Skip to content

CNN fires Marc Lamont Hill after UN remarks about Israel

Major media outlet CNN has fired perhaps one of its most well-known Black commentators, Marc Lamont Hill.  On its website, an unidentified CNN spokesperson states “Marc Lamont Hill is no longer under contract with CNN.”

Hill was speaking at the United Nations for as part of the Committee on the Exercise of the Inalienable Rights of the Palestinian People in observance of the International Day of Solidarity with the Palestinian People. During an impassioned speech, The New York Times reported that Hill made remarks that included a charge that the government of Israel was “normalizing settler colonialism” and called for a “free Palestine from the river to the sea.”

Those comments were interpreted by some Jewish supporters as a call for the eradication of Israel. This is because the group Hamas has used the latter statement as a slogan in its fight against what is seen as Israeli occupation of Palestinian lands.

The backlash from pro-Israel groups over Hill’s comments was almost immediate. Fox News reported that Anne Bayefsky, director of the Touro Institute on Human Rights and the Holocaust and president of Human Rights Voices, called Hill’s sentiments an “especially obscene U.N. moment that reveals the true nature of the anti-Israel and anti-Jewish animus of the modern United Nations.”

“Hill’s call at the United Nations for the destruction of the Jewish state was not some accident.  He didn’t misspeak,” Bayefsky said. “He was an invited guest. He was the only person invited to speak as ‘the’ representative of ‘civil society.’ When he ended his extraordinary tirade with ‘give us a free Palestine from the river to the sea,’ his words were met by a round of applause. The only applause for any speaker.”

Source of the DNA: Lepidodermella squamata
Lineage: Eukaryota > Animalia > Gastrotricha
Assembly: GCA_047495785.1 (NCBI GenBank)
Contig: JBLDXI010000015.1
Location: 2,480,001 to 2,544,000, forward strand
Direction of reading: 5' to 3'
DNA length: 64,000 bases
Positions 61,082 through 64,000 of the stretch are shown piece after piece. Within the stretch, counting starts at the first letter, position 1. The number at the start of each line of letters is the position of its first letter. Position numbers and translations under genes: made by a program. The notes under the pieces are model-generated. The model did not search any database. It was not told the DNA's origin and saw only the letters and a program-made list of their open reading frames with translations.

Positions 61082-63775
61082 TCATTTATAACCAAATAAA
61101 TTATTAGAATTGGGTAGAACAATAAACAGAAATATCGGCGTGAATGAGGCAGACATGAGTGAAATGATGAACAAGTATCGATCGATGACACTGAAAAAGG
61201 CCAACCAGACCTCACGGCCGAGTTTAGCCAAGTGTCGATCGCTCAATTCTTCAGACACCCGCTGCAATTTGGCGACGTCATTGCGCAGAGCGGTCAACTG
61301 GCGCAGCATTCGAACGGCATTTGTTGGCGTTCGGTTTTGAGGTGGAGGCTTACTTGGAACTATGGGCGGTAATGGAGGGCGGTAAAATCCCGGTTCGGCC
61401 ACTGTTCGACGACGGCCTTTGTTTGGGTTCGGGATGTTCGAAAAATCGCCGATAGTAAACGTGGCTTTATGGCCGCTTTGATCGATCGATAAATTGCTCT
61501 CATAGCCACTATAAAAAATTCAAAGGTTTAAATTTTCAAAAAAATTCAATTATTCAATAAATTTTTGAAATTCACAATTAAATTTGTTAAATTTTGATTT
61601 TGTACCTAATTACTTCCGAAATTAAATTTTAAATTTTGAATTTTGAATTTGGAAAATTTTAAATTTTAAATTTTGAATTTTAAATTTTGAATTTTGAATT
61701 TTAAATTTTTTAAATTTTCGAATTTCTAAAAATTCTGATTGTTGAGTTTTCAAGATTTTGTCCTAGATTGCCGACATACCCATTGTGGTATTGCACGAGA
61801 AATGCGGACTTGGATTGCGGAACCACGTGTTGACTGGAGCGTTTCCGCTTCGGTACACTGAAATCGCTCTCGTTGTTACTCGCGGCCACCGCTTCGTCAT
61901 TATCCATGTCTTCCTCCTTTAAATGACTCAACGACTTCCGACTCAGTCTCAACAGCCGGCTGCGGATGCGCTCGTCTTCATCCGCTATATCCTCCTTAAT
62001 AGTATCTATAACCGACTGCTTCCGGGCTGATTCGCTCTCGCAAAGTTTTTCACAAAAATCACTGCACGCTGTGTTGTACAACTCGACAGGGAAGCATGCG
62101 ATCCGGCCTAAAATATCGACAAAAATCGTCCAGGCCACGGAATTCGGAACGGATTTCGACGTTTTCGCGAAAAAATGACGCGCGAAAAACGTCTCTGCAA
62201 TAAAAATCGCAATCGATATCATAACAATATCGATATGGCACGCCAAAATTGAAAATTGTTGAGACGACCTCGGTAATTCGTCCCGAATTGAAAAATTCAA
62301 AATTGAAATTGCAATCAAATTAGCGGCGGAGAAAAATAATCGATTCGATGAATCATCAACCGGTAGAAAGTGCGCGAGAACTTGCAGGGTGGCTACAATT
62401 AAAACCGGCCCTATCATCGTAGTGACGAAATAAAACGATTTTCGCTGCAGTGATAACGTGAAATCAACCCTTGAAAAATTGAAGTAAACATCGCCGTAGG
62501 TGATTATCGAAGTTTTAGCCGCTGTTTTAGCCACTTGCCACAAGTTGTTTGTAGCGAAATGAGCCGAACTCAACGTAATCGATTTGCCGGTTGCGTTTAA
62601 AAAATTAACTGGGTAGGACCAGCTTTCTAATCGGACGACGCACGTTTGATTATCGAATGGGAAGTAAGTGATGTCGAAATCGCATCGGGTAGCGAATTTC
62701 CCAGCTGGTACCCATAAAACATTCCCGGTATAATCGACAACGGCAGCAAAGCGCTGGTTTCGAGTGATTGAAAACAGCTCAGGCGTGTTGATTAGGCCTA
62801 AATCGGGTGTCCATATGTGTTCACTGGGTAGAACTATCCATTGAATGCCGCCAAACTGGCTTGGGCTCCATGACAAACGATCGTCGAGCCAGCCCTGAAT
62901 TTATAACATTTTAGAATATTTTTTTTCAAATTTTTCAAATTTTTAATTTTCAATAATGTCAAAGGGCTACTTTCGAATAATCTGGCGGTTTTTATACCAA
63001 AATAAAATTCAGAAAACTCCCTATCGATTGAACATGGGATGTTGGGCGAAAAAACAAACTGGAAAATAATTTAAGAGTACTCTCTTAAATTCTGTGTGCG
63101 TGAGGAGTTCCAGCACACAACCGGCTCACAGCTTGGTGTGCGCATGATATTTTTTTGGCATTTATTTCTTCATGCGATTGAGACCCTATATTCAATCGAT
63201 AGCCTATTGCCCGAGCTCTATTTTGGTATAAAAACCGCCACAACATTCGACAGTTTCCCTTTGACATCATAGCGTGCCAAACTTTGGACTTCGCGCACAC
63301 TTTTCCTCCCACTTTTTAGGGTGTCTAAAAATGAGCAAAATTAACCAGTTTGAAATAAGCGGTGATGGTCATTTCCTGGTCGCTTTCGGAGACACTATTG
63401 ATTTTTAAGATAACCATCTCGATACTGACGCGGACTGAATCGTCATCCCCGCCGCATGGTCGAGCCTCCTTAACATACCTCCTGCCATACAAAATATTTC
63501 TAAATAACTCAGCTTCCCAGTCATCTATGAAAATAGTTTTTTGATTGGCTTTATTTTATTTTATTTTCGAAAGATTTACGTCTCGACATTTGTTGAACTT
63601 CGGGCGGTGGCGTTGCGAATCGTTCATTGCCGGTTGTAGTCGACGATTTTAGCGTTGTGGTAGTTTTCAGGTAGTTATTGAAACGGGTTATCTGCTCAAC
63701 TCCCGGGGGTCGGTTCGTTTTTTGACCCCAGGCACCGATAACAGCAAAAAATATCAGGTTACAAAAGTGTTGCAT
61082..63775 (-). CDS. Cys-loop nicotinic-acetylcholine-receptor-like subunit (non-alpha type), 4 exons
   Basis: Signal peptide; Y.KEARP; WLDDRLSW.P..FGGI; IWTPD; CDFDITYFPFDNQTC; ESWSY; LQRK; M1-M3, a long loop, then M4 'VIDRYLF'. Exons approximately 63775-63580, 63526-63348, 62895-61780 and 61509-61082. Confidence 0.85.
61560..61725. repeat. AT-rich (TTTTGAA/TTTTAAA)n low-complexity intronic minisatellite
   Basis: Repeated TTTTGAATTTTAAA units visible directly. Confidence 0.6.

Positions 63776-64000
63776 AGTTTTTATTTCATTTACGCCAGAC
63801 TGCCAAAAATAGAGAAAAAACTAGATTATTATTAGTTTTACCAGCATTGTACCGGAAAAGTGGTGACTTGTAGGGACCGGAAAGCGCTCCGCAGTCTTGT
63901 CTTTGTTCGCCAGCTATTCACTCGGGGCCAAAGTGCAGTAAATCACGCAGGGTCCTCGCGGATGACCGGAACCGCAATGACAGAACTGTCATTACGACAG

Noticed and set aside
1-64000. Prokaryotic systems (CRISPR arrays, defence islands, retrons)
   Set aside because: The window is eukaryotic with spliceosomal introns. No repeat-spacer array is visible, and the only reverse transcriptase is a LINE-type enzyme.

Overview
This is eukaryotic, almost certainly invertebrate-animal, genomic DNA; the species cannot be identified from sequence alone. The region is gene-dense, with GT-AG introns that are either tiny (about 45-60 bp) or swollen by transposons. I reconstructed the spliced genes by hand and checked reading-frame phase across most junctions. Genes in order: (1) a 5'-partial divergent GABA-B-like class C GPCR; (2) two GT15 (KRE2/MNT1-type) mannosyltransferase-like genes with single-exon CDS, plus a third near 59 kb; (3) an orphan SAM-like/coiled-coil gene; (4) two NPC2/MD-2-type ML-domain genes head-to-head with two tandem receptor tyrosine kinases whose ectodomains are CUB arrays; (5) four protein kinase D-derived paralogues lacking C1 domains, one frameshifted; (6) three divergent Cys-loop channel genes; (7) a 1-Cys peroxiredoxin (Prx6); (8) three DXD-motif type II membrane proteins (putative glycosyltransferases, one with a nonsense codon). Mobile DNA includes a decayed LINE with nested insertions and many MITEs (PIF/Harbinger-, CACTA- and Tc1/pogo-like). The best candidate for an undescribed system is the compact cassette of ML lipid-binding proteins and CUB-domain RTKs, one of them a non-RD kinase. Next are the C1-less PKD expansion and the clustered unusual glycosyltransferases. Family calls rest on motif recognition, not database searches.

Soon CNN announced that Hill — described on his CNN profile as one of the “leading intellectual voices in the country” — was fired by the news network. In response to the outrage over his comments, Hill said the phrase he used “precedes Hamas by more than 50 years” and “has a variety of meanings.” He dismissed the assertion that he was calling for the eradication of Israel as “absurd.”

In a series of Twitter posts Hill addressed the controversy as follows:

“In my speech, I talked about the need to return to the pre-1967 borders, to give full rights to Palestinian citizens of Israel, and to allow the right of return. No part of this is a call to destroy Israel. It’s absurd on its face. I believe in full rights for all citizens. I believe in safety for all citizens. I believe in self-determination for all citizens. This is not an anti-Semitic position…Unfortunately, we are in a moment where any critique of the Israeli government is called anti-Semitic. Any call for Palestinian freedom is seen as an attempt to diminish Israel freedom. This does not have to be, nor should it be, the case. (sic)”

There were calls by critics to have Hill fired from his teaching position at Temple University. A spokesperson for the university said in a  statement that Hill “does not represent Temple University and his views are his own. However, we acknowledge that he has a constitutionally protected right to express his opinion as a private citizen.”